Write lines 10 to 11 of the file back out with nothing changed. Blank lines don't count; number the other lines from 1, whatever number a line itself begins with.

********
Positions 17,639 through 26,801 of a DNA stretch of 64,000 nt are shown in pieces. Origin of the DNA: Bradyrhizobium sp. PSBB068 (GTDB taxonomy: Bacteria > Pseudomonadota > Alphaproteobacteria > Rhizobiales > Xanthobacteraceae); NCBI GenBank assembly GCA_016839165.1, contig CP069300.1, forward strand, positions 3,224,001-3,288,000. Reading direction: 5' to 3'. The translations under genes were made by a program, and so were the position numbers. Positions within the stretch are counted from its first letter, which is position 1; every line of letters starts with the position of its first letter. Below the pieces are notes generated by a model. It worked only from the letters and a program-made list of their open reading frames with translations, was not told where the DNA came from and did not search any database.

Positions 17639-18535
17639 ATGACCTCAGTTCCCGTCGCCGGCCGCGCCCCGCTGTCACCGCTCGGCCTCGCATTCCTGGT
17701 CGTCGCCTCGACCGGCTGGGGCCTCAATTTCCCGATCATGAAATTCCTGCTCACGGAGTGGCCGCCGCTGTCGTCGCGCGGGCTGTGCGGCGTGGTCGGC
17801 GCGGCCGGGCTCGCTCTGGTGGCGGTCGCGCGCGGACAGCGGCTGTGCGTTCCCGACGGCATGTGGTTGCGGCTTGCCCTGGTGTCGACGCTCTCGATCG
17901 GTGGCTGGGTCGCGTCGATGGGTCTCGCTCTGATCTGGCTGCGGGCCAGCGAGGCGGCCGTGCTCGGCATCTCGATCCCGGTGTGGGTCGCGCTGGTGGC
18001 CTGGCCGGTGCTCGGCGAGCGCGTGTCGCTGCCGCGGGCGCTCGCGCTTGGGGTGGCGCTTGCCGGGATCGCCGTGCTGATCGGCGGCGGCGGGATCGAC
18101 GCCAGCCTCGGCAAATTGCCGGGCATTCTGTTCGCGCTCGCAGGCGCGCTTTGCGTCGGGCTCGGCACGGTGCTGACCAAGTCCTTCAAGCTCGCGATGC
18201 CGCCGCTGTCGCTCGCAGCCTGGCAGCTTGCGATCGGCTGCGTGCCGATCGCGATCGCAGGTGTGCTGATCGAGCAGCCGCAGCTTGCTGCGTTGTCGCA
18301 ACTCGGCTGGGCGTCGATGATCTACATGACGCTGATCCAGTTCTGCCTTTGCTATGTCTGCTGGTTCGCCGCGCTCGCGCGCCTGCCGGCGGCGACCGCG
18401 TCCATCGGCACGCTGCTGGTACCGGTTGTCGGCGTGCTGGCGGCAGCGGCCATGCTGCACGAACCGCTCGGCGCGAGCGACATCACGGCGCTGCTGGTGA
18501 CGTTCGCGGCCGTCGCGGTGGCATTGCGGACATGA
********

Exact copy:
18301 ACTCGGCTGGGCGTCGATGATCTACATGACGCTGATCCAGTTCTGCCTTTGCTATGTCTGCTGGTTCGCCGCGCTCGCGCGCCTGCCGGCGGCGACCGCG
18401 TCCATCGGCACGCTGCTGGTACCGGTTGTCGGCGTGCTGGCGGCAGCGGCCATGCTGCACGAACCGCTCGGCGCGAGCGACATCACGGCGCTGCTGGTGA